Tuesday, May 21, 2013

CF Awareness Post 3 - Differences in Treatments

For this one I asked a few of my non-American CF friends to help me.  Since the question deals with treatments in other countries, I could not answer.  Thank you to Julie , Alice  and Tracy for helping!!!
A little background on my helpers.

Julie is from Canada.  She still has her original lungs.  
Alice is 5+ years post transplant living in South Africa.  
Tracy is 5+ years post transplant and living in Australia.

Question: Hey, Amy! I have a CF question... how does CF treatment vary between countries? Or, maybe another perspective would be, how does America differ from other countries in its CF treatment? I know each individual case is unique, but it seems like if I've read a blog based in Canada vs the UK vs America that each demonstrate a different approach to their treatments. Some examples might be: when a person is listed for a transplant, or how aggressively something is treated, or what conclusions are drawn from the same data… is the nation’s healthcare the #1 factor? Is it more dependent on the medical team you’re with? Or is there a general impression that depending on where you live, you can expect a certain response? I’ve read a few blogs where the individual may have gone on ECMO, for example, and it seemed like that was only an option for a few days, while others may remain on ECMO for many weeks and that is okay… though I know there’s no one-size-fits-all approach. So this rambling post is to ask how much does WHERE you are have to do with HOW you’re treated?


Tracy: Australia does not have the vest.  

Alice: CF treatment in SA differs quite a bit depending on weather you live in a big city or not and if you've got health insurance or not. Where I grew up (smaller city) treatment depended on what I wanted, if I felt I needed IV's they gave me IV's. If I said I wanted to try oral antibiotics first then they let me. Here in Johannesburg, I live now post transplant, they treat the CF patients WAY more aggressively. Not sure about the ECMO, but I doubt they'll transplant someone on ECMO (but that might also be because they do only about 5-7 lung transplants a year so the odds of someone surviving long enough on ECMO is slim).  

Julie:  Canada has universal healthcare and I have private through my disability plan. CF patients in Ontario have a provincial drug plan that covers almost everything, and what it doesn't cover like Pulmozyme (waiting for the patent to run out on it) we have section 8's that cover the cost. I don't pay anything for any of my drugs, so everything, including Boost, insulin, enzymes everything is covered.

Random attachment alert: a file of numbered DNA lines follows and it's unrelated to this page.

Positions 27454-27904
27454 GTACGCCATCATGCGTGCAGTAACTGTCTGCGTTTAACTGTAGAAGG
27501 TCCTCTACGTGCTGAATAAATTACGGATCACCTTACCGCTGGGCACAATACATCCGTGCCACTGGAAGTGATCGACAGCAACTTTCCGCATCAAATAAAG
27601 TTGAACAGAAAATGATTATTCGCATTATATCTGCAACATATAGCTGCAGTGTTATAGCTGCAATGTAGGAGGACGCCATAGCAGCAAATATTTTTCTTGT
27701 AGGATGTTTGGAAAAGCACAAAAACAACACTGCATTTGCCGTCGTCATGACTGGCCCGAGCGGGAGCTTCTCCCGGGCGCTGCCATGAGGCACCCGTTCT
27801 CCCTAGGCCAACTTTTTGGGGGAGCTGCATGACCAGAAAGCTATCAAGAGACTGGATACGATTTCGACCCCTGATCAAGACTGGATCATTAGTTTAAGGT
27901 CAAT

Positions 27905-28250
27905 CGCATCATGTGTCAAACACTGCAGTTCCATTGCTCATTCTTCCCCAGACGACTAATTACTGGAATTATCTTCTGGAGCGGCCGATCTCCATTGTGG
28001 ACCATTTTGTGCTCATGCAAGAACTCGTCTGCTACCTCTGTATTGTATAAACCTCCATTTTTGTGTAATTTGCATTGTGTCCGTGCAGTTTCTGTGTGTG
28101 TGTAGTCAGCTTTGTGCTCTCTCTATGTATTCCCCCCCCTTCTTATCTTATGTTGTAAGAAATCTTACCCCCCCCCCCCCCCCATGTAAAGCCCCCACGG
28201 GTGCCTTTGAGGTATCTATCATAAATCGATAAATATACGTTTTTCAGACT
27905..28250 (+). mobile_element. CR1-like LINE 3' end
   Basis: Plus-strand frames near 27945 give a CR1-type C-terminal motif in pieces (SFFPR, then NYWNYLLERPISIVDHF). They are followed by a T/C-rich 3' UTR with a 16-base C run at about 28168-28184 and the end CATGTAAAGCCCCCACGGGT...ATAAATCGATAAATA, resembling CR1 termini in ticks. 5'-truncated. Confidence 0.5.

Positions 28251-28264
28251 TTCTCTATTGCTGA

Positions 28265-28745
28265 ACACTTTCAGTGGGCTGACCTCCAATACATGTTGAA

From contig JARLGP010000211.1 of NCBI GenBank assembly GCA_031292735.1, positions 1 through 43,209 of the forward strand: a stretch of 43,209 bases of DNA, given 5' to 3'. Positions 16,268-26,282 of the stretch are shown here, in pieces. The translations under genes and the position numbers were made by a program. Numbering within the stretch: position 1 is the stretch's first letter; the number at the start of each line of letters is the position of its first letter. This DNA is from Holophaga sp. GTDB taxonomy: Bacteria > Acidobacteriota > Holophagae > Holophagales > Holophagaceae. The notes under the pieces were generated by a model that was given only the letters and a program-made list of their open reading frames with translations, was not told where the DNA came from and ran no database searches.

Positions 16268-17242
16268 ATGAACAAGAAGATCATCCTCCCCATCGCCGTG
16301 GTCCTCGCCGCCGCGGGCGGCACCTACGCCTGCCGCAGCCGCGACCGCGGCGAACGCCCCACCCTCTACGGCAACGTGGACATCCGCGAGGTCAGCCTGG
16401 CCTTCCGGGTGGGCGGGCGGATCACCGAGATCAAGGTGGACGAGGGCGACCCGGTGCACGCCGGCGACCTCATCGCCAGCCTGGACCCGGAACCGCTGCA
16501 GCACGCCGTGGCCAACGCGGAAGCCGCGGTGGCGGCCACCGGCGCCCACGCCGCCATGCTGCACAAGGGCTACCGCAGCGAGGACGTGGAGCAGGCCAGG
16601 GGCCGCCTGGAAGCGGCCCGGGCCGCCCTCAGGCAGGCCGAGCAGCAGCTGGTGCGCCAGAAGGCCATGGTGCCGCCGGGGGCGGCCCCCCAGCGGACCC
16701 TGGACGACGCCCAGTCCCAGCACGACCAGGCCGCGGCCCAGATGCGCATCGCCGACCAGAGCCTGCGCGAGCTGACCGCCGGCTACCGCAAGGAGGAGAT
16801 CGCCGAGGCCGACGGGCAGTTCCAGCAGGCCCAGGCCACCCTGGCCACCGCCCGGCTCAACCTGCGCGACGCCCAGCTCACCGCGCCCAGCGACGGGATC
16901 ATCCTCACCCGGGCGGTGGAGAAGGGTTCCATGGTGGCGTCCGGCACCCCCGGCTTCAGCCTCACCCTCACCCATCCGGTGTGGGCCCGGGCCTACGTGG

CF exacerbations are treated depending on how I feel.  If I want to try orals we do and if I want to skip than we skip and do IVs, or if I feel I can get over it on my own we do nothing. It depends on how much of a drop I get in FEV1 if I'm just down around 35% from 39% we'll try orals, if I'm down anything below 35% we usually do IVs. And those if we can help it are usually done outpatient because they like to keep us out the best they can. We have isolation rooms but we all know there are so many bugs that can be picked up in the hospital. So as long as we're not terribly sick we can opt for outpatient PICC line and home care. But I have a friend who refuses PICC lines, so she has to go in patient for the full course of IVs.  I find each CF person is treated on a person to person basis, some people are treated more aggressively while others may not be, but they still get good healthcare. If that makes sense. I mean if you want to be treated aggressively they will, if you don't then they trust you know your body. 

We have a CF gentleman in the ICU right now waiting for his second set of lungs and he is on ECMO and has been for a long time, we use it as a bridge to transplant... where you know the situation with Rhi, at her transplant hospital being on ECMO makes you untransplantable while on it. That is more probably varying from center to center, just like some transplant hospitals want you 3 years post cancer and some want 5. 

We have all the same drugs you do in the US as far as nebs. We have access to the Vest but it isn't covered under our healthcare plan nor is it usually covered through most private insurance because it's coming from another country... from what I've heard anyways.  And there are people in Canada with the VEST, I know quite a few but they raised the money or was donated it to them. As for myself, since there's not really any proof that the VEST is that superior to manual CPT I stick with my flutter and hubby beats me when I ask him to. Other people still have percussors, mine crapped out and died years ago and I gave up on them because they're always dying.

Exercise is a big part, we see a physio therapist with every clinic visit and clinic visits around here are mandatory every 3 months for everyone no matter their lung function.  So is nutrition, we see a dietitian every 3 months as well.

My clinic has strict infection control. We have isolation rooms for in patient and if you have certain bugs you are not allowed to leave your room. At clinic they don't let us stay in the waiting room very long, we're shuttled of to a private room to try and keep us all separate. Cystic Fibrosis Canada is trying to adapt the American CF control policy and many people (mainly adults) aren't happy with it.

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